Help Shelter Cats As A Volunteer Snuggler At These Kitten Nurseries


How would you like to spend your free time as a volunteer baby kitten snuggler?

Can we sweeten the deal by pointing out that the snuggling takes place in a kitten nursery -- a kitten nursery! -- and is part of a grand effort to help save shelter cats' lives?

Best Friends Animal Society currently has two kitten nurseries -- one in Los Angeles and one in Salt Lake City -- where orphaned kitties and nursing moms, are given round-the-clock care.

Staff and volunteers bottle feed the kittens -- who come from area shelters, which often don't have the resources to take care of them -- make food, clean the many, many things that require cleaning and perform all those tasks that help keep these little creatures safe and well.

Volunteers can also sign on to provide the wee ones love and affection. Because, seriously, snuggles are an incredibly important part of the kitten nursery operation, too.

Being petted and kissed and fussed over gets the babies comfortable with people, which helps make them more adoptable -- and, in turn, gets them out of the shelter and into homes.

"This handling helps get the kittens to their 'peak adorable fitness,' ready to be adopted. It’s a tough job but somebody’s got to do it, right?" says Eric Rayvid, a Best Friends spokesperson.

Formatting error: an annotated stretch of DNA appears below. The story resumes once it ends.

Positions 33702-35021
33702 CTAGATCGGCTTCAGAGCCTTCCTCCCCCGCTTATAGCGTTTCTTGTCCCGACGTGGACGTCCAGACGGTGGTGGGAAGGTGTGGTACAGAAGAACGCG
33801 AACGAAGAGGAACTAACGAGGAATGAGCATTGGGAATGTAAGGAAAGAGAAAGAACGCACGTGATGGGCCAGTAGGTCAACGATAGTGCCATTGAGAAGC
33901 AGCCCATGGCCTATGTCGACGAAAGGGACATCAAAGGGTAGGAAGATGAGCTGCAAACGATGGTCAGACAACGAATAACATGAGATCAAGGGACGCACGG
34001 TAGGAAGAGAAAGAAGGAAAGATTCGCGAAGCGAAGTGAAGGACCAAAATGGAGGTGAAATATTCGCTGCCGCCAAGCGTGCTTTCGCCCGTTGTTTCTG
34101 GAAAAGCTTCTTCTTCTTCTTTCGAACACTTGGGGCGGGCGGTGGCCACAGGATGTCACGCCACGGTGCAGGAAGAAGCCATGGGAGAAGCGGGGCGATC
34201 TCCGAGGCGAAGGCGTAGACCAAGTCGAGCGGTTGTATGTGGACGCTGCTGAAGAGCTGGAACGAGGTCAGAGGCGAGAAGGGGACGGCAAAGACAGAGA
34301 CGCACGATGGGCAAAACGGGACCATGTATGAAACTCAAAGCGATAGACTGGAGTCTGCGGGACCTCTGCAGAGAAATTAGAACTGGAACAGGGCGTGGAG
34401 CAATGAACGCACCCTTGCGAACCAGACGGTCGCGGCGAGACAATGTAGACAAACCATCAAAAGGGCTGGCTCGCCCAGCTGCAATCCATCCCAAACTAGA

So sure, this all sounds like furry fun. But the serious part to this is that cats are the most-euthanized animals in U.S. animal shelters -- and the tiniest kittens are especially vulnerable.

The Best Friends nurseries have taken in about 7,500 -- 7,500! -- kittens since getting started, about 2.5 years ago. They've come from area shelters, which often don't have the resources to fully attend to these fragile, needy creatures. (And you know what that means, because we already said it: young shelter kittens are at a very high risk of being euthanized.)

Best Friends is hoping to bring in even more kittens this year. Kitten nurseries run by other shelters and rescue groups have also taken precious hold in a few (for now) spots across the country, like New York; Phoenix, San Diego, Jacksonville, Florida and Austin, Texas. (Here's a good article on how to start your own kitten nursery, should you be so inclined, which we sincerely hope you are.)

"We were very clear about what our objectives were: That kittens were dying, and the only reason they were dying was from lack of resources," Denise Deisler, executive director of the Jacksonville Humane Society, told the shelter pet foundation Maddie's Fund. "We needed volunteers to help."

So go forth and volunteer to be a kitten cuddler. Or cage cleaner, or bottle feeder, or whatever your local kitten nursery needs you to do.

It's all in service of helping these guys make it out of their infancy and into where they belong: loving homes.

Another upside: you will get to tell lots of people you hang out at a kitten nursery. Kitten nursery! Really, there's no downside or cat-ch.

Best Friends Animal Society

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